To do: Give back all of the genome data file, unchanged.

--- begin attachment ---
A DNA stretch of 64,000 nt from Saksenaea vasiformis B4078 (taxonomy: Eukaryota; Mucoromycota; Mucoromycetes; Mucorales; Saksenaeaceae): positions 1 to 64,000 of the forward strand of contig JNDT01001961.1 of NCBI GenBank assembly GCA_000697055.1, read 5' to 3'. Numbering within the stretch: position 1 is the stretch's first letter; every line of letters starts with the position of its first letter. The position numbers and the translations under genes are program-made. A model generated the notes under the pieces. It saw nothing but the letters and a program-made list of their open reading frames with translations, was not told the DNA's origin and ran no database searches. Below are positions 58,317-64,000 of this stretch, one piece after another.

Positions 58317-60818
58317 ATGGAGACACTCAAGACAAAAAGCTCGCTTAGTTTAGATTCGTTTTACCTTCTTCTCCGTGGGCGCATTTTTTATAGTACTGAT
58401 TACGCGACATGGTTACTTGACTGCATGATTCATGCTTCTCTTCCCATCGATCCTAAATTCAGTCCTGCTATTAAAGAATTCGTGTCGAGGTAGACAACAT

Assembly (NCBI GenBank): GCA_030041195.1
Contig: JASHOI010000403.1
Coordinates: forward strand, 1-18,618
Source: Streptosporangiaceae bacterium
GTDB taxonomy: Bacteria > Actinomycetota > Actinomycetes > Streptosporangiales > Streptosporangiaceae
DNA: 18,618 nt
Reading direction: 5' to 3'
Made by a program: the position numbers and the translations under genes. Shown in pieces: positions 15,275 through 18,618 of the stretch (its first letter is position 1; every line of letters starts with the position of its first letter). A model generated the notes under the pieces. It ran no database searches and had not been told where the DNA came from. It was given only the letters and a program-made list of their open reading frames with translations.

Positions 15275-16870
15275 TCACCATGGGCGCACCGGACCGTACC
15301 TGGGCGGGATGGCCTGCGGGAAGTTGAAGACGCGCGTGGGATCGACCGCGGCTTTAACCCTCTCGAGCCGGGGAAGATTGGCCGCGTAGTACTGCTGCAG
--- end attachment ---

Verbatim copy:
A DNA stretch of 64,000 nt from Saksenaea vasiformis B4078 (taxonomy: Eukaryota; Mucoromycota; Mucoromycetes; Mucorales; Saksenaeaceae): positions 1 to 64,000 of the forward strand of contig JNDT01001961.1 of NCBI GenBank assembly GCA_000697055.1, read 5' to 3'. Numbering within the stretch: position 1 is the stretch's first letter; every line of letters starts with the position of its first letter. The position numbers and the translations under genes are program-made. A model generated the notes under the pieces. It saw nothing but the letters and a program-made list of their open reading frames with translations, was not told the DNA's origin and ran no database searches. Below are positions 58,317-64,000 of this stretch, one piece after another.

Positions 58317-60818
58317 ATGGAGACACTCAAGACAAAAAGCTCGCTTAGTTTAGATTCGTTTTACCTTCTTCTCCGTGGGCGCATTTTTTATAGTACTGAT
58401 TACGCGACATGGTTACTTGACTGCATGATTCATGCTTCTCTTCCCATCGATCCTAAATTCAGTCCTGCTATTAAAGAATTCGTGTCGAGGTAGACAACAT

Assembly (NCBI GenBank): GCA_030041195.1
Contig: JASHOI010000403.1
Coordinates: forward strand, 1-18,618
Source: Streptosporangiaceae bacterium
GTDB taxonomy: Bacteria > Actinomycetota > Actinomycetes > Streptosporangiales > Streptosporangiaceae
DNA: 18,618 nt
Reading direction: 5' to 3'
Made by a program: the position numbers and the translations under genes. Shown in pieces: positions 15,275 through 18,618 of the stretch (its first letter is position 1; every line of letters starts with the position of its first letter). A model generated the notes under the pieces. It ran no database searches and had not been told where the DNA came from. It was given only the letters and a program-made list of their open reading frames with translations.

Positions 15275-16870
15275 TCACCATGGGCGCACCGGACCGTACC
15301 TGGGCGGGATGGCCTGCGGGAAGTTGAAGACGCGCGTGGGATCGACCGCGGCTTTAACCCTCTCGAGCCGGGGAAGATTGGCCGCGTAGTACTGCTGCAG